I get the idea that everyone wants universal suffrage, and in this case, it was promised, but there is an element of the Occupy movement in these protests, which saw college kids and young adults frustrated in the midst of an economic slowdown. Despite the obvious frustration of young adults in Hong Kong, they have got it good versus most of the world, particularly with their unemployment rate. The city-state's per capita income of $38,124 is more than ten times that of Egypt.

    Unemployment Rate
    15 - 24 year olds
    Hong Kong9.4%

    There is a lot at stake, even with Hong Kong representing 2.5% of China's GDP from the 16.5% when it was handed over by the United Kingdom. Moreover, I suspect this movement will fizzle out much like the Occupy movement in America.

    Today's Session

    This morning, ADP released its employment report for the month of September. Over the month, the US private sector saw 213,000 jobs added, significantly higher than the downwardly revised 202,000 added in August and the 200,000 consensus estimate. Small business, which is the backbone of our economy, represented 41% of the job growth by adding 88,000 jobs. It appears that retailers are really gearing up for holiday spending as the amount hiring at goods-producing companies rose over 27% to 58,000 from August. Manufacturing also increased its jobs added by over 34% to 35,000 from August. Though it is possible for surprises, the ADP Employment Report indicates that we should see an increase in jobs added in the Bureau of Labor Statistics Job Report.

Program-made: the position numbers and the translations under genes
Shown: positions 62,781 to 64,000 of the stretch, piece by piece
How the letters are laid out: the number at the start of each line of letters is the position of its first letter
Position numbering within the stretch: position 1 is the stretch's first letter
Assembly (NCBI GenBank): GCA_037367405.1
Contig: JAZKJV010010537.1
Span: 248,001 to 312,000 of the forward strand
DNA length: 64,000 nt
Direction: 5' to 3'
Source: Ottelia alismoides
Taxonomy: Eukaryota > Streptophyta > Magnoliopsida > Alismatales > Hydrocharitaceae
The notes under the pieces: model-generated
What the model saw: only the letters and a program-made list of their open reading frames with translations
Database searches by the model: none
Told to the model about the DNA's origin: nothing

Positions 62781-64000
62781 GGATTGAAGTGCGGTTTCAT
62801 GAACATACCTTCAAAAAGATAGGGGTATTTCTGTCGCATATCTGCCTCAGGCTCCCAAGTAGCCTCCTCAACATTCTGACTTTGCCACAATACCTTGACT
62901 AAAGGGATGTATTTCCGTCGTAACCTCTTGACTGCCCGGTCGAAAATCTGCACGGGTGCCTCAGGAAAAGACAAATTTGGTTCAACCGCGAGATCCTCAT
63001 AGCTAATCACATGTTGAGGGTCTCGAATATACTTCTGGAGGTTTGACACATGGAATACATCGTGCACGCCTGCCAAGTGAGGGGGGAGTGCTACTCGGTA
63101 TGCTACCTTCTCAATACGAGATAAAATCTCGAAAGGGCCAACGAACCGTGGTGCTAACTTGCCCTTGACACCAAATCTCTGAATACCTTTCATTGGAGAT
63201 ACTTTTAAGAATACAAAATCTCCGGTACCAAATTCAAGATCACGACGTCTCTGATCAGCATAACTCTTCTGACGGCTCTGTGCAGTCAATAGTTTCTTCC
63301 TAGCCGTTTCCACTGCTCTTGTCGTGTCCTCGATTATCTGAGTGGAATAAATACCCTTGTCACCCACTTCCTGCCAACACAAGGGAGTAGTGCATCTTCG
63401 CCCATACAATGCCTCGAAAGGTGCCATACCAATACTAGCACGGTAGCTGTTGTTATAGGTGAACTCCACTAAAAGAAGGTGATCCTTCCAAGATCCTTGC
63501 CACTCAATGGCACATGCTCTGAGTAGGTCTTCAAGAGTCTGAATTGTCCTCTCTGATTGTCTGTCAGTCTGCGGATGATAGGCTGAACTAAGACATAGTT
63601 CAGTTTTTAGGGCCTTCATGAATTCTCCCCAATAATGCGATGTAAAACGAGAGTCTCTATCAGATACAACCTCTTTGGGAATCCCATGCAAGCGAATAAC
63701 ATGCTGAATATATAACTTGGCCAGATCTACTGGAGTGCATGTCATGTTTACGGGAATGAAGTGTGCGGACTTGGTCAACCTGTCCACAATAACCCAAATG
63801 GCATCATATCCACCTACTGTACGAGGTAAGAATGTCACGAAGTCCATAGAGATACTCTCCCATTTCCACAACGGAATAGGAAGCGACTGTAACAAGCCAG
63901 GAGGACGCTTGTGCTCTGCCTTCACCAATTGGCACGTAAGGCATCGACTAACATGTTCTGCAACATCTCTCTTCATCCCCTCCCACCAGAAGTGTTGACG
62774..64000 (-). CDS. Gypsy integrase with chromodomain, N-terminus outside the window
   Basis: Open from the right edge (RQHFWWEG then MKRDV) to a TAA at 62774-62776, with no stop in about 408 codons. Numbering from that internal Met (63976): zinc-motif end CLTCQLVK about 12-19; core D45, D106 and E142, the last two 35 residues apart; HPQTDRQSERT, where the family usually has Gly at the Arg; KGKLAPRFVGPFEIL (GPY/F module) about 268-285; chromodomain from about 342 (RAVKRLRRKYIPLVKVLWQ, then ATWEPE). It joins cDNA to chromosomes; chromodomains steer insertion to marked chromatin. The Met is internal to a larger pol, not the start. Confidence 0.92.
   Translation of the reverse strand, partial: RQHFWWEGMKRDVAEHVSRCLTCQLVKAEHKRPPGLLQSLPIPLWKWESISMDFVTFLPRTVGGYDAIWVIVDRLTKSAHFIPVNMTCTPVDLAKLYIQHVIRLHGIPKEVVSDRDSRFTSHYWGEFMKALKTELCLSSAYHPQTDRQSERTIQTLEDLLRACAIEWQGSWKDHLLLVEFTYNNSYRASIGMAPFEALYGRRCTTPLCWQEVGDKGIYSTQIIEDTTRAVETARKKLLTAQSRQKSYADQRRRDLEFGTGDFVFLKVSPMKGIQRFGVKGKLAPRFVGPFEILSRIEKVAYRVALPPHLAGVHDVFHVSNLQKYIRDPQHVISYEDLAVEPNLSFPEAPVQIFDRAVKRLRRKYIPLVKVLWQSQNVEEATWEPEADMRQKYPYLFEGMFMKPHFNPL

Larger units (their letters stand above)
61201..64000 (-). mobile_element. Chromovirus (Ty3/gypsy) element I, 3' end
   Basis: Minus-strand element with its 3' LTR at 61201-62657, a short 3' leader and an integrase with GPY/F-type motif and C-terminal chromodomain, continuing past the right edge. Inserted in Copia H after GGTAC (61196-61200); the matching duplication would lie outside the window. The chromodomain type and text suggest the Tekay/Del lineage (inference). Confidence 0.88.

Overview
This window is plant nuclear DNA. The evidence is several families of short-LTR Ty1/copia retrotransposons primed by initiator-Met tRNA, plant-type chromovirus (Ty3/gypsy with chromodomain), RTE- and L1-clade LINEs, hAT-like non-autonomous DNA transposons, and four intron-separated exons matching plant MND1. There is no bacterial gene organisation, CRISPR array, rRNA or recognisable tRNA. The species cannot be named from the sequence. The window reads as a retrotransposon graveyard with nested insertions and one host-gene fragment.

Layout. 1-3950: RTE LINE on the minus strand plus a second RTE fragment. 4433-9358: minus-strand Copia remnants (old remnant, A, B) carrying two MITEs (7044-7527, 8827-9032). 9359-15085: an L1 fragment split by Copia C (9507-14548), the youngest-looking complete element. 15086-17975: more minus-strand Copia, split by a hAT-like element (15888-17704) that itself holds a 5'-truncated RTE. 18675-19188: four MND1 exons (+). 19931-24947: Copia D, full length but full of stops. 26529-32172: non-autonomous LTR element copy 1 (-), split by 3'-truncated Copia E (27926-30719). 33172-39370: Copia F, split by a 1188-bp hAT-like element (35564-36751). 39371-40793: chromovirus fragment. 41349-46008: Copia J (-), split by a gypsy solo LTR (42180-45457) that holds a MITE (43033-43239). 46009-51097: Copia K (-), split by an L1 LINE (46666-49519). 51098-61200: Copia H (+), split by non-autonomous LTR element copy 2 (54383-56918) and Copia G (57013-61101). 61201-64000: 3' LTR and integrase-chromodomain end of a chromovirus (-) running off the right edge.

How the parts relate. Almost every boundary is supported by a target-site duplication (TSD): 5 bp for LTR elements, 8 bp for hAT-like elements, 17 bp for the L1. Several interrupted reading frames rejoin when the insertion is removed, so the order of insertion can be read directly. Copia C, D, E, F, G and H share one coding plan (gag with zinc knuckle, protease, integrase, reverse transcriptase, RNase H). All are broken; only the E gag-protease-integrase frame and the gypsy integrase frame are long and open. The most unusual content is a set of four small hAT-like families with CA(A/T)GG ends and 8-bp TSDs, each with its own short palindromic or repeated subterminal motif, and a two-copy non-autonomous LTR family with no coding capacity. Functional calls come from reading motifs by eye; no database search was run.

Service Producing (Preliminary Figures)
    Employer SizeSmall (less than 50)Medium (50-499)Large (500+)
    Month Change (Jobs Added)43,02234,37020,825

    Goods Producing (Preliminary Figures)
    Employer SizeSmall (less than 50)Medium (50-499)Large (500+)
    Month Change (Jobs Added)6,2787,1825,759

    Oct 01 10:28 AM | Link | Comment!

    Policy of Fortune

    Yesterday, Forbes Magazine released its list of the 400 richest Americans. For the past 33 years, I have followed this list as a source of inspiration. I am in awe of those who have inherited money and have used it to build their wealth into larger fortunes. However, politicians act as though those same rich Americans from 1981 are hogging up all the money. The percentage of income growth is going to the top 10 percent; they are not the same rich Americans from 1981. Instead of allowing it to be a source of scorn, we should cheer those who are born without a silver spoon, yet create wealth with nine zeroes in net worth, because it is never done in a vacuum; wealth creates opportunities.

    The Young and Rich (Self-Made)

    In fact, the ladder of success is alive and well in America. An example of success is Elizabeth Holmes, age 30. She is the youngest woman to become a self-made billionaire, and to grace the cover of Forbes's 33rd annual edition. Not bad for someone who dropped out of Stanford to start a blood testing company; turned out to be a smart idea. There are 26 other newcomers on the list as well, and they could all take a subway train and not be bothered (no one would recognize them).